The Quaker Meeting:
The Quakers of
“There lives in
We mean the branch of the Quaker church sometimes called the Old-fashioned Quakers,…
“No paid ministry, a
rejection of baptism and the ‘outward ordinances’, and their great reliance on
the “inward light” or guiding spirit, are the society’s most distinguishing
doctrinal points. “Freely ye have
received, freely give,” is their authority for not paying the ministry. A desire to break away from “the tyranny of
the clergy” of
“…about this time the Society
was rent by separation. Away back in
1827 the parent body in the Eastern States was divided by what is known as the Hicksite separation.
Elias Hicks openly denied Christs’s divinity,
depreciated the value of the Scriptures and placed a greater dependence upon
“the inward light”. The tendency in the
society toward the unitarianism of Hicks had its
opposite in the more evangelical doctrines of Joseph John Gurney,… Thus it happens
that there are two distinct branches of Quakers in
… “On entering a Friends’ meeting for the first time the stranger is seated about midway in the audience part of the room. Care is taken not to seat him too far forward,… The men enter with their hats on and many keep them on throughout the entire meeting. All take their seats in silence. As the meetings are mostly in the country, they gather irregularly, and sometime considerable time elapses before all are in. Then perfect quiet settles over all. There is no opening hymn, no announcement, no reading of the scripture, no prayer, no collection, no text, no regular sermon. Every head is bowed and every member is supposed to be communing with the Spirit of the living God. A large congregation waiting in absolute silence for the teaching of the “still small voice that teacheth as never man taught,” is surely a sublime spectacle.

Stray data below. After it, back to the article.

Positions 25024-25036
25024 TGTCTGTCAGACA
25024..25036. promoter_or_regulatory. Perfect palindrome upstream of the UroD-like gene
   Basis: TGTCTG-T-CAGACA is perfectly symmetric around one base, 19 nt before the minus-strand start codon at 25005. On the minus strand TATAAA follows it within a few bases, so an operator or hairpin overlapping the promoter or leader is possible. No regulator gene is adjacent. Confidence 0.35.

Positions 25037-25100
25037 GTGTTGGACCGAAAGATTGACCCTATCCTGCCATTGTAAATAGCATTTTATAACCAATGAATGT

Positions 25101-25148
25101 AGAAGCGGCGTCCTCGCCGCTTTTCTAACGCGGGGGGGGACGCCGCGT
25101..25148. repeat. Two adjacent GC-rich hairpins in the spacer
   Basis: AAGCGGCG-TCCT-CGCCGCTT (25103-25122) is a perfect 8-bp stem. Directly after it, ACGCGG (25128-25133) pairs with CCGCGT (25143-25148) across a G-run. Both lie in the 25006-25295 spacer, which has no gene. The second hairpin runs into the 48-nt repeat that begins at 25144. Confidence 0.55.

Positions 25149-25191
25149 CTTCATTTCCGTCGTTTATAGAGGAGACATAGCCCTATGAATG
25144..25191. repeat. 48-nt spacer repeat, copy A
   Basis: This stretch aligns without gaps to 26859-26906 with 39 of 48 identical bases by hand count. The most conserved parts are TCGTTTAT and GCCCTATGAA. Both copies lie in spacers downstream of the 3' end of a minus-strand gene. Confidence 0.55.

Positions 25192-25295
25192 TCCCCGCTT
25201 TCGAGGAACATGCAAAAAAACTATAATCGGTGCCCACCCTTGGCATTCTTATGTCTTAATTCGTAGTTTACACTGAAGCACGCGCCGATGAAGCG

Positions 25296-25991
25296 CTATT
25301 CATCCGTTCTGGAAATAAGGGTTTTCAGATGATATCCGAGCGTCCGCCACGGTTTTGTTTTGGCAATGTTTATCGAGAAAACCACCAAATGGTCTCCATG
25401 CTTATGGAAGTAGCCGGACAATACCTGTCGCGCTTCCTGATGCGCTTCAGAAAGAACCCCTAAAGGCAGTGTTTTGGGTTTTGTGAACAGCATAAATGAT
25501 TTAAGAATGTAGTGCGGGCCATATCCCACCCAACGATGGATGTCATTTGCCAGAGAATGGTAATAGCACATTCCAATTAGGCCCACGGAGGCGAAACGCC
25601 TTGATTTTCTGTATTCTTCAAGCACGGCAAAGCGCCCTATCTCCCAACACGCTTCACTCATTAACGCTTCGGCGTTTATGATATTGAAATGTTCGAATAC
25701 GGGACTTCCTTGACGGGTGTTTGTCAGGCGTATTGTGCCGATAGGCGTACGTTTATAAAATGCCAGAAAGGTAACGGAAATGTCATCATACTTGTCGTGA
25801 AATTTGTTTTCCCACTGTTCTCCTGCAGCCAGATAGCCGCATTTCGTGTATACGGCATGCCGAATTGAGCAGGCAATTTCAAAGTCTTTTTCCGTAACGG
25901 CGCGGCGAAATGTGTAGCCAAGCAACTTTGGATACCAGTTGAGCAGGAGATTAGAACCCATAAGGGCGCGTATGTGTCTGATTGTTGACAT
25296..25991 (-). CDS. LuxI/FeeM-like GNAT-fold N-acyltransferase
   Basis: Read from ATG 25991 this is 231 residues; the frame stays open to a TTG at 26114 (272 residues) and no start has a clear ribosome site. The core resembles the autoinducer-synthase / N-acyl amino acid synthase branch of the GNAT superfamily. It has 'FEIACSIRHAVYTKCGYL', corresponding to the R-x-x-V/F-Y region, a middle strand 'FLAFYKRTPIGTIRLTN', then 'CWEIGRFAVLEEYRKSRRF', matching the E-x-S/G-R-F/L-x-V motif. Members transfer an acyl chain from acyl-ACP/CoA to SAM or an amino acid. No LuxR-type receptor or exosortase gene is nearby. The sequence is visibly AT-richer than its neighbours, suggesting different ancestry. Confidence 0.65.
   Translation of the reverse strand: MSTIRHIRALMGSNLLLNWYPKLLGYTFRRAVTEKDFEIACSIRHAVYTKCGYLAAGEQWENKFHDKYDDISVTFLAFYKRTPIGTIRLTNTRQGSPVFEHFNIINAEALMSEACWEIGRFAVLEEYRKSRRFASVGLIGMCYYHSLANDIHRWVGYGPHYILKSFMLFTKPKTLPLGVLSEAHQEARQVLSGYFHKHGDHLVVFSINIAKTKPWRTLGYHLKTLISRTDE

“No one dares break that solemn stillness until he is sure that he is called by the Divine Spirit to speak to the people. Then he rises, slowly removes his hat, and in peculiar, half sing-song voice, discourses on the beauty of holy living and exhorts to faithfulness. These sermons are mostly short and unstudied. They are apparently what is presented to the mind of the speaker when under deep religious thought. As the society does not believe in educating its ministry, the sermons seldom display much learning, but they do sometimes show wonderful spirituality. They never elaborate a subject, but they powerfully condense and put the main truths of the Christian religion in a few short sentences which sometimes are both strong and eloquent.
“A member anywhere in the house may kneel to pray, whereupon all rise to their feet, the men removing their hats. All remain standing until the sometimes eloquent and usually highly figurative prayer ascends to the throne of grace. When the amen is said all are again seated.
“It frequently happens that there is no word spoken through the whole service, the meeting being an entirely silent one. But these are not considered at all profitless by Friends, as they contend that acceptable worship may be rendered in this way, and often remark that such meetings are to them most favored season of divine blessings. When the time for ending the meeting has come, the man sitting at the “head of the meetings,” on the gallery and next to the partition, simply shakes hands with the one next to him, which is the signal for general greeting and handshaking among the members and the meeting is adjourned.
“The formation of the society
“The unbounded faith which Quakers have in their own principles, and the way they regard the principles and practices of other churches, approach intolerance on their part. They believe they are guided to their convictions by the Spirit of Truth, and they really think they have arrived at absolutely correct conclusions, and that any other opinions are wrong. They think that all who differ from them would agree with them if they had sufficient light….
“Behind them they behold the
history of their society made glorious to them by the suffering of its
founders. It has become endeared to them
by every tie of sentiment and conscience, and they regard it as their highest
duty to maintain its existence and preserve its purity against the
encroachments of time.